Summary

Our Score

7/10

Review Price free/subscription

HP Photosmart 422

It’s been tried before, most notably by Kodak, but the concept of a camera which docks with a matching printer remains a good idea. This HP bundle is aimed at those thinking of switching from a conventional camera and buying their first digital setup. Its two big advantages are that it’s very easy to get prints from your camera and that it costs under £150.

HP uses the marketing line ‘No cables, No worries’, though there are actually several cables supplied in the box – it’s just that you don’t have to use them. The basic design of the bundle is one of HP’s small photo printers, with a camera dock set into its top surface. Plug the camera backwards into the dock and you can use its LCD display as a monitor, while you’re selecting the shots to print.
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The supplied cables connect the printer to a PC, so you can print images, and to a TV, so you can run slide shows of the pictures on your camera. There’s also a cable from the external power supply, built into an oversized mains plug.

The printer itself is similar to many others in the Photosmart range. It uses a single, tri-colour cartridge that slots in through a hatch on the right-hand side, or a tri-grey cartridge for printing black and white. Up to 20 sheets of 15 x 10cm photo paper can be loaded in the feed tray at the back and they feed out onto the folded-down front cover.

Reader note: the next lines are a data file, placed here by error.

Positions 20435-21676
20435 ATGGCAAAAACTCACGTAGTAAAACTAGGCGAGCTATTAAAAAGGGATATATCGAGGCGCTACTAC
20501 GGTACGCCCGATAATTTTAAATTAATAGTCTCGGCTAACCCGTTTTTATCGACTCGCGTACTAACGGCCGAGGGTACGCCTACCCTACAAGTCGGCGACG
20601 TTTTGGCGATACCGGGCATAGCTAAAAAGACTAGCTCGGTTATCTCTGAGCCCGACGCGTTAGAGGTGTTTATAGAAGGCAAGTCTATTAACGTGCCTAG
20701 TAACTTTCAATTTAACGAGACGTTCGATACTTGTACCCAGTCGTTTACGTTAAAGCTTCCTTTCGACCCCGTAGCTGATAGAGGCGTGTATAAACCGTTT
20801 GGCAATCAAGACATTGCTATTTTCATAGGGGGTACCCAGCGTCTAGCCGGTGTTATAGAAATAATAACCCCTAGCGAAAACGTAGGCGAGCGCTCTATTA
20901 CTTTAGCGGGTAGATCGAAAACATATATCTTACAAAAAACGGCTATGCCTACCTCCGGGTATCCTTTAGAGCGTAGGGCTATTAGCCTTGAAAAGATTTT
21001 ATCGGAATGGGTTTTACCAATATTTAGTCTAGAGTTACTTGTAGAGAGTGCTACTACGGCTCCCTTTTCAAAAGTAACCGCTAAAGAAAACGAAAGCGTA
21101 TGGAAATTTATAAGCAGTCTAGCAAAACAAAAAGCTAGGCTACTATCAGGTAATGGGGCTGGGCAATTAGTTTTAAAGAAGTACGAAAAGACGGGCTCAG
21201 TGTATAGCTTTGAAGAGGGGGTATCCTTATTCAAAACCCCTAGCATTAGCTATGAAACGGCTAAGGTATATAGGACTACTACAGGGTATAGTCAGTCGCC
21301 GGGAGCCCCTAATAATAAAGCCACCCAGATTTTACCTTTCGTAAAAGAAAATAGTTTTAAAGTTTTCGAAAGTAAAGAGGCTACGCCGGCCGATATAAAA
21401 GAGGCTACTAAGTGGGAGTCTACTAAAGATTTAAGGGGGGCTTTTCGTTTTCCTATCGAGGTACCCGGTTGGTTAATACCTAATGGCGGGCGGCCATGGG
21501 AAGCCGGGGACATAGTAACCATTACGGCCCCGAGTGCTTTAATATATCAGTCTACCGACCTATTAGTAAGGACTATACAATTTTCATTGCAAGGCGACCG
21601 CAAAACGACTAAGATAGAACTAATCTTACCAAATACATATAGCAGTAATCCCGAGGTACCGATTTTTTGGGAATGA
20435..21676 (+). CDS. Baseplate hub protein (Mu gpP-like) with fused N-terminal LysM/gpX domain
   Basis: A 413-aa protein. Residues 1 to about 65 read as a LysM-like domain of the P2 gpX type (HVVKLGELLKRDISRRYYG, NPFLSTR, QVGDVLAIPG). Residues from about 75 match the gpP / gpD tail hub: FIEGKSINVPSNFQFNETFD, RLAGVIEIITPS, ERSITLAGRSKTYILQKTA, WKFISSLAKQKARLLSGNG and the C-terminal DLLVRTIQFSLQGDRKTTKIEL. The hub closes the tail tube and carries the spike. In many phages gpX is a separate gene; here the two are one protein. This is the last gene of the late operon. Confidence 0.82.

On the top surface, there’s a menu control ring, which echoes the one on the back of the camera, surrounded by other assorted buttons, for power, picture zoom, print and TV output. A rechargeable battery pack fits under a hatch in the bottom of the printer so it can print away from the mains.
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The bundled Photosmart M415 camera, which has a surprisingly good spec, is a bit shorter and fatter than normal. It has a 5Mpixel sensor, 3x optical zoom, with 6x digital zoom on top, 16MB of internal memory and an SD/MM card slot for adding more. As supplied, it can take eight shots at its default resolution.

The lens system is termed ‘HP high precision’, which tells you little, but in use it produced reasonable shots, up to the holiday snap standard many casual photographers will want. It includes innovations such as in-camera red-eye removal and HP adaptive lighting, which is claimed to improve shadow detail in shots with a wide dynamic range. Weaknesses are the auto-focus, particularly in macro mode, and its small, 38mm LCD.

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